A unique bio-concrete earned new GeoEngineers employee Amin Azimi a gold medal at the Seoul International Invention Fair (SIIF) earlier this month. Amin’s academic background at Louisiana Tech University and the University of Technology Malaysia led him to develop a number of innovative technologies and products, and over the years he has showcased them in more than 20 invention fairs like SIIF. Amin’s latest entry was a bio-concrete concept called CONC+PLUS that does more than just support structures—it consumes atmospheric CO2 to generate oxygen and electricity.
Bacteria are the secret sauce behind this capability. About ten years ago, Amin began studying a bacterium found in the Malaysian soil near his university. It consumed carbon dioxide for food and produced alcohols and oxygen as byproducts. Seeing the potential in this capability, Amin started culturing the bacteria to improve its efficiency. Then, he designed concrete blocks that could house bacterial colonies and collect the alcohol it produced. Combined with an existing battery technology, the alcohol can be turned directly into electricity. Amin imagines urban buildings built entirely out of bio-concrete, where the walls themselves are mitigating pollution by turning CO2 into oxygen and free electricity.
“This bio-concrete can solve a lot of sustainability and durability problems,” Amin says, “and that’s very needed right now.”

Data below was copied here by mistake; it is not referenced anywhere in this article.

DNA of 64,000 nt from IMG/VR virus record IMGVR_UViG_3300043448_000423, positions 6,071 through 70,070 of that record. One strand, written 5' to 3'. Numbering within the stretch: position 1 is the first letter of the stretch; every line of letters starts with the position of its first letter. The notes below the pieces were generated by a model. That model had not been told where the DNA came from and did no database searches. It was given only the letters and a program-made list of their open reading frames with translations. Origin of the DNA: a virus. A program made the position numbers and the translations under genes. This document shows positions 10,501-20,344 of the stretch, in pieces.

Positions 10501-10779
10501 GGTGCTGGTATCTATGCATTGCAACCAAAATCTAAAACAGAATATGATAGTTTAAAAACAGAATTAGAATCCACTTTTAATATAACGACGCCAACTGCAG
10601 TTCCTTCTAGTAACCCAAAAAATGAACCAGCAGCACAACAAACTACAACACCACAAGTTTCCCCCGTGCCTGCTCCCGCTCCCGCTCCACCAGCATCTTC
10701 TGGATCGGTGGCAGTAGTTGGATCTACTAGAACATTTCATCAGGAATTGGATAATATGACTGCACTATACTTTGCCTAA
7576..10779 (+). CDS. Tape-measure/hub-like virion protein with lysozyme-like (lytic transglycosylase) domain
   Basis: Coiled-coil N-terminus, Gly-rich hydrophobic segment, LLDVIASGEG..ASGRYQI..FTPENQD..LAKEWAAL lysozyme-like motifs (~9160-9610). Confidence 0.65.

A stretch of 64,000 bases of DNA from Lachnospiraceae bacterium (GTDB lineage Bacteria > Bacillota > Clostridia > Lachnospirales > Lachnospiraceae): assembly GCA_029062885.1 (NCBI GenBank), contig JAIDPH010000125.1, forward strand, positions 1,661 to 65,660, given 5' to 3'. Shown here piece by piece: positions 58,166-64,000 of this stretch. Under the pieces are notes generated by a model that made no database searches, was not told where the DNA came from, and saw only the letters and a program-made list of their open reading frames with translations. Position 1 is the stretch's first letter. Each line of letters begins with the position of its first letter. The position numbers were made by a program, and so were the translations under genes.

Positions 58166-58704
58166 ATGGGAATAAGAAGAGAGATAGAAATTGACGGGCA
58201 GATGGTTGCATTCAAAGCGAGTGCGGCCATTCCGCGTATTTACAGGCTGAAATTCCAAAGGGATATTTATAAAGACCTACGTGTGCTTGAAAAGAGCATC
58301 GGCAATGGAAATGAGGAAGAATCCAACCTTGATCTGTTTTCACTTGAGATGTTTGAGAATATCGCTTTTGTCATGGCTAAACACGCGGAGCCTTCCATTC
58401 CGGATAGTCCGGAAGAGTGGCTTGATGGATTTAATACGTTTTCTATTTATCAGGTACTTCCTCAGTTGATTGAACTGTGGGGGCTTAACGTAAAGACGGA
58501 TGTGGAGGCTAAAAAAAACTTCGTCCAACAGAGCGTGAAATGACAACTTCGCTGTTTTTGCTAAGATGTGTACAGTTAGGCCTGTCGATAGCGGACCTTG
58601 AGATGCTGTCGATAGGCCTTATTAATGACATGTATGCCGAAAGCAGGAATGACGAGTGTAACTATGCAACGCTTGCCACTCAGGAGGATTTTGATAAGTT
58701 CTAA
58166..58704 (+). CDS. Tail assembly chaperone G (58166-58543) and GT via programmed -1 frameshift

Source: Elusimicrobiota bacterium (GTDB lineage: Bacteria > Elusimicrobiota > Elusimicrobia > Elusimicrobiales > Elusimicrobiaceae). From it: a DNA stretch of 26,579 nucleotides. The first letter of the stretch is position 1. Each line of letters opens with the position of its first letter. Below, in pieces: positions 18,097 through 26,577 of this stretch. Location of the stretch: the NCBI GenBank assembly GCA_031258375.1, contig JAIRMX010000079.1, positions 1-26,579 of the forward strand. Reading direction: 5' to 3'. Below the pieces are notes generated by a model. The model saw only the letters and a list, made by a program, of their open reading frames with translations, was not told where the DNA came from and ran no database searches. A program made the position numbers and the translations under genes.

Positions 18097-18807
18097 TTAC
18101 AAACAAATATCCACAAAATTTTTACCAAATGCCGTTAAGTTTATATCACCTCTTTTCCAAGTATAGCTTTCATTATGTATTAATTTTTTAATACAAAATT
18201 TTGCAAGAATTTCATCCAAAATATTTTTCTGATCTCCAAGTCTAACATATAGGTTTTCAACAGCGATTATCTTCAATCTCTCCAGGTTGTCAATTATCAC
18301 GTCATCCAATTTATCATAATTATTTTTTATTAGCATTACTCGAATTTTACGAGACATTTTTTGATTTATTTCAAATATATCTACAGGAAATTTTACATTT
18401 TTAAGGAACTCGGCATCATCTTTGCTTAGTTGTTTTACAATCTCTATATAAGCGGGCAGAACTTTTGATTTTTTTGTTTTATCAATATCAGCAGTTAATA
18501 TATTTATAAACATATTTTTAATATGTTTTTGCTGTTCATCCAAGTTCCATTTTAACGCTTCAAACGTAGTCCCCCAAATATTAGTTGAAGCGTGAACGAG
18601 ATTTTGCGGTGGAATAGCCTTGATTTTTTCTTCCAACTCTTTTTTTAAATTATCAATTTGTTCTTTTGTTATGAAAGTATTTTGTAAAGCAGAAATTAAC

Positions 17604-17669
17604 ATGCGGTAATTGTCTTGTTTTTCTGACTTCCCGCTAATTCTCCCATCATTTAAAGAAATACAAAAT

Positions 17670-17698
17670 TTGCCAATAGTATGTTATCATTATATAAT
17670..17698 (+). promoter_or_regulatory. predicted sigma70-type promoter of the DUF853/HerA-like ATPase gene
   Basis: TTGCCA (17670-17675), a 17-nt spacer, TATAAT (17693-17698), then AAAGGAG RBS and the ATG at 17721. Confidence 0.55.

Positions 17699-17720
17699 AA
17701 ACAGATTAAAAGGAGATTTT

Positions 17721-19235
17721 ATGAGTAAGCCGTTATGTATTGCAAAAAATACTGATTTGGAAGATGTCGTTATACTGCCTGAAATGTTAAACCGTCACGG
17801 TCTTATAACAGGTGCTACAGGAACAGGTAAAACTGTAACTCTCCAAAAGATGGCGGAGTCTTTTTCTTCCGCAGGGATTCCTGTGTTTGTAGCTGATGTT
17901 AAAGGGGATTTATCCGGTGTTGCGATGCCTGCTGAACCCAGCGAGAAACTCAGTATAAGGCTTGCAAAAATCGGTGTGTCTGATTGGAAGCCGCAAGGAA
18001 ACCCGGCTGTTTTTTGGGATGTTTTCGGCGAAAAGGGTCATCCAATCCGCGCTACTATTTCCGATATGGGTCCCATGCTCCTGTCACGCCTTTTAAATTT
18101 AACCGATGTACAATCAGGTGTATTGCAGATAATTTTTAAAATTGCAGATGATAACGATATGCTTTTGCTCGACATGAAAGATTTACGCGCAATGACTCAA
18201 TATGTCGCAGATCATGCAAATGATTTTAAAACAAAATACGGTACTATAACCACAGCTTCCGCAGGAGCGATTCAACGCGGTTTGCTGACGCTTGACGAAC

Throughout his career, Amin has participated in invention fairs like SIIF all over the world, including Malaysia, Singapore, Canada and the U.S., often receiving recognition for his innovative structural products. An internal GeoEngineers group is exploring how GeoEngineers might use some of these products to better serve our clients. For example, Amin designed a drone management software system that can be used to quickly survey a region during geological evaluations or even disaster response.
SIIF is the largest annual invention fair in the world, and this year it attracted more than 600 inventors from 27 countries. Presenting CONC+PLUS at SIIF 2021 brought extra challenges. Amin participated remotely due to COVID-19 concerns. Not only did he need to explain his bio-concrete to a panel of judges with mixed backgrounds, he had to do it over a video call from 6,000 years away.
“I tried to simplify the language and make it understandable for every background,” Amin says. “I guess it worked, because a medal is on its way!”